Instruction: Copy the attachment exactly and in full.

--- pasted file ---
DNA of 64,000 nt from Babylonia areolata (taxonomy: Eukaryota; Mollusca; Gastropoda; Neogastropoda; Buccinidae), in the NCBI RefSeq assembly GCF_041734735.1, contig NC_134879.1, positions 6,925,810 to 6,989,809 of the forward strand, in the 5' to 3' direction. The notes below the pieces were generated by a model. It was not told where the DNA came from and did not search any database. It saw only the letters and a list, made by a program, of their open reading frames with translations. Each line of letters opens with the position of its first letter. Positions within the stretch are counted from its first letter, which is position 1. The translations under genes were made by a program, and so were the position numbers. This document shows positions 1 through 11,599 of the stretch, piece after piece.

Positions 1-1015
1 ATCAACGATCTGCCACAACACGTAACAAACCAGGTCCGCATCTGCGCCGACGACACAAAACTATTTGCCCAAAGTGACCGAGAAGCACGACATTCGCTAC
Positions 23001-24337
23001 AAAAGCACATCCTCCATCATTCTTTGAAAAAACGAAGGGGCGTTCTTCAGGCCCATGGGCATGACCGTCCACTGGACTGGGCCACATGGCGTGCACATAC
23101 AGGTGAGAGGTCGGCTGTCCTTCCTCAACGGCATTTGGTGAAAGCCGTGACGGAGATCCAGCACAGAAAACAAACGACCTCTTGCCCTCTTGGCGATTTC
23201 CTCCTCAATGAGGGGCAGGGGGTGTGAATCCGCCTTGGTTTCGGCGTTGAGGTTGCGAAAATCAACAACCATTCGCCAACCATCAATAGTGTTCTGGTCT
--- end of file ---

DNA of 64,000 nt from Babylonia areolata (taxonomy: Eukaryota; Mollusca; Gastropoda; Neogastropoda; Buccinidae), in the NCBI RefSeq assembly GCF_041734735.1, contig NC_134879.1, positions 6,925,810 to 6,989,809 of the forward strand, in the 5' to 3' direction. The notes below the pieces were generated by a model. It was not told where the DNA came from and did not search any database. It saw only the letters and a list, made by a program, of their open reading frames with translations. Each line of letters opens with the position of its first letter. Positions within the stretch are counted from its first letter, which is position 1. The translations under genes were made by a program, and so were the position numbers. This document shows positions 1 through 11,599 of the stretch, piece after piece.

Positions 1-1015
1 ATCAACGATCTGCCACAACACGTAACAAACCAGGTCCGCATCTGCGCCGACGACACAAAACTATTTGCCCAAAGTGACCGAGAAGCACGACATTCGCTAC
Positions 23001-24337
23001 AAAAGCACATCCTCCATCATTCTTTGAAAAAACGAAGGGGCGTTCTTCAGGCCCATGGGCATGACCGTCCACTGGACTGGGCCACATGGCGTGCACATAC
23101 AGGTGAGAGGTCGGCTGTCCTTCCTCAACGGCATTTGGTGAAAGCCGTGACGGAGATCCAGCACAGAAAACAAACGACCTCTTGCCCTCTTGGCGATTTC
23201 CTCCTCAATGAGGGGCAGGGGGTGTGAATCCGCCTTGGTTTCGGCGTTGAGGTTGCGAAAATCAACAACCATTCGCCAACCATCAATAGTGTTCTGGTCT